Regards, Jim Muckerheide
NB Telegraph-Journal | E-Brief
As published on page A1/A2 on August 12, 2005
Lord says a consensus building at Banff
Premier wants nuclear to be part of a
national energy plan
By Carl Davies
Just a few hours into the premiers' meeting in Banff, Alta., Premier Bernard Lord was
already feeling positive vibes from his fellow premiers.
The heads of the country's provincial governments have gathered in the resort
town to discuss a number of issues.
Most of the talk revolves around finding ways to get the federal government to
provide more money for programs that are provincial responsibilities.
During a short break after morning meetings and lunch with the U.S. Ambassador
Mr. Lord said consensus was building on a number of issues after informal talks
during a fun-filled train ride from Calgary to Banff on Wednesday and
again during the morning meetings and lunch on Thursday.
Mr. Lord said the morning talks focused on transportation, energy and trade,
while the softwood lumber dispute and border issues were the main items on the
agenda at lunch.
On the energy front, Newfoundland's
Danny Williams will head up a committee that will focus on developing a
national energy strategy.
Mr. Lord's goal, as he stated before heading to Alberta, was to ensure nuclear energy is
part a comprehensive Canadian energy plan.
"Nuclear must be a component," Mr. Lord reiterated, saying that other
provinces with nuclear reactors closely followed the Point Lepreau saga in New
Brunswick, where New Brunswick was unsuccessful in obtaining federal support
for the refurbishment of the plant.
On transportation, Mr. Lord said a committee will work toward a national
transportation policy that will focus on ensuring Ottawa pays its share to improve transportation
"In New Brunswick,
we spend 100 per cent of gas tax revenues on transportation," Mr. Lord
He'd like to see Ottawa
do the same with the revenue it collects from gas tax.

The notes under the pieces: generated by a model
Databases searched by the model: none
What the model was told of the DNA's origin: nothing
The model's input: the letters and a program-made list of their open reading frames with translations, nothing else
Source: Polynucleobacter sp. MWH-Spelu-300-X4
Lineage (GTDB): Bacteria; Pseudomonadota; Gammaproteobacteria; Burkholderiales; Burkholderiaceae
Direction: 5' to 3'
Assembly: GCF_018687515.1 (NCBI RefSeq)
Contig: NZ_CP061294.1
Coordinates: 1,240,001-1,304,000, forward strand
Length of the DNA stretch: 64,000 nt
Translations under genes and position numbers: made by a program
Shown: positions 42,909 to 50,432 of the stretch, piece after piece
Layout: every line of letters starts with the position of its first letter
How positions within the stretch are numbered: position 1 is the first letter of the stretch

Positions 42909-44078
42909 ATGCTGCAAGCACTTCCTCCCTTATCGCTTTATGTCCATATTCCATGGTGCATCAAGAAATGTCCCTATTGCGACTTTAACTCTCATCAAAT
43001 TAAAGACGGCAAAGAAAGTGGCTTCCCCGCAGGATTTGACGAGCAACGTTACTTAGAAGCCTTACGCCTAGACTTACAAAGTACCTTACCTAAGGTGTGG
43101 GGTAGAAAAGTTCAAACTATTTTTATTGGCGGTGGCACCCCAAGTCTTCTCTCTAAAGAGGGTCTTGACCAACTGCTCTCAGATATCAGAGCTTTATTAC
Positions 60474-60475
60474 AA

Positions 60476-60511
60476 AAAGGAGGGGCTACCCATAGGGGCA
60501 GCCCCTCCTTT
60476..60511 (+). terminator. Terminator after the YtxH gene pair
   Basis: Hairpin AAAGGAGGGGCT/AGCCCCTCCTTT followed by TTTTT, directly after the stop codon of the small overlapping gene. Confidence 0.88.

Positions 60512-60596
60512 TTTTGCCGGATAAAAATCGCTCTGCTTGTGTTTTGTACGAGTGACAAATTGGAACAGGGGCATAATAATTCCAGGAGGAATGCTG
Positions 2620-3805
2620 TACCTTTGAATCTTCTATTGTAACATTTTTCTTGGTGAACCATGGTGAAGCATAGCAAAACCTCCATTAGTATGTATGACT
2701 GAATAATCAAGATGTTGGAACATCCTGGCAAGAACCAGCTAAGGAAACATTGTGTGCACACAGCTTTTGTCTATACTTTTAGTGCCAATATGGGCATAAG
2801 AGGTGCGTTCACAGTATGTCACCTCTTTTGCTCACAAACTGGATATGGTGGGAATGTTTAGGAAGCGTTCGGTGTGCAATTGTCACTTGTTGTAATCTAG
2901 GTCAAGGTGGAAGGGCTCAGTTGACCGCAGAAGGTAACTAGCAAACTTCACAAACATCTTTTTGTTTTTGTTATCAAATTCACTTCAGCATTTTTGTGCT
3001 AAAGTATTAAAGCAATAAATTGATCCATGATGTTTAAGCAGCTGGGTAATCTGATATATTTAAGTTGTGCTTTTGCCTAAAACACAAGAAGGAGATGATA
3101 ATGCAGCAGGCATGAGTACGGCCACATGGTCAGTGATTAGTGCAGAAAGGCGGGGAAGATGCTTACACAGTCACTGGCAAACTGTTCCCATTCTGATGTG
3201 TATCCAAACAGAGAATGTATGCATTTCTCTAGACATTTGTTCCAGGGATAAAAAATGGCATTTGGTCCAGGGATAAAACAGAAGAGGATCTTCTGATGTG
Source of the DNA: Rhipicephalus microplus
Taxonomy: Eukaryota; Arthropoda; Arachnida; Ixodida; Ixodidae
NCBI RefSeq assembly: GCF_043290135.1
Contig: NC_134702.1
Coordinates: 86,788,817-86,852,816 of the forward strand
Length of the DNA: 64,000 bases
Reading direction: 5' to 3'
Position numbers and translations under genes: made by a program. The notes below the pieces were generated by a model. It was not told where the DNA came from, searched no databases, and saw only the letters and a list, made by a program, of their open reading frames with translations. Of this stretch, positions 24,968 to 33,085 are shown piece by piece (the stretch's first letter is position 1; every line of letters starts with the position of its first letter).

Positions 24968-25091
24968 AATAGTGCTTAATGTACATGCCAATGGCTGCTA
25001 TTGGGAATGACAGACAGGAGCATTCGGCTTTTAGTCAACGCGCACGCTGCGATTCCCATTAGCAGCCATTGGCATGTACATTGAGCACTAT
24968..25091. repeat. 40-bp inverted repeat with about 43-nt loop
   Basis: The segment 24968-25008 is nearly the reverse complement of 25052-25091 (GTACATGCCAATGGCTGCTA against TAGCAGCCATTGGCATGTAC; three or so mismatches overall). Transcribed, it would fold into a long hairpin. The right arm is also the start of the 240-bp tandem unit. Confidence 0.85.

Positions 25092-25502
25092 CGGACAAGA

The U.S. Ambassador received an earful from the premiers on softwood lumber,
after American politicians indicated they would essentially ignore a ruling
made in Canada's
favour this week in the ongoing dispute between the neighboring countries on
tariffs on exported wood.
"He was hearing us very clearly," Mr. Lord said.
"We had a very good exchange." After the morning meetings -
suppertime New Brunswick
- the premiers had not yet touched on what is expected to be the main topic of
this get together, post-secondary education.
Premier Lord said however there was plenty of informal discussion on the way to
The premier said there is support for his idea of a first minister's meeting on
postsecondary education to discuss a dedicated federal fund for post-secondary
"I sense there will be a consensus," Mr. Lord said, adding there are
differences between the premiers on an education fund that will not be worked
out at this meeting.
For the time being, "we're focusing on commonality," Mr. Lord said.
Moving the post-secondary file forward is the top priority for the premier at
He would like to see significant progress made toward establishing a federal
fund for post-secondary students in the coming year.
Another hot topic at the premier's conference has been daylight savings time
and whether the province's will follow the U.S. lead to establish an extra
month of daylight savings time.
Most premiers, along with Mr. Lord, believe it makes sense to synchronize
watches with our neighbours, given that they are our largest trading partner.
is the only province that doesn't observe daylight savings, while Mr. Williams,
whose province has its own unique time zone, said he doesn't care one way or
Mr. Lord has also floated the more radical idea of making New
Brunswick part of the eastern time zone, putting Fredericton
on the same time as Ottawa, Toronto,
and New York.
But first the premier will decide on whether or not to follow the U.S. clock
change, scheduled to be implemented in 2006.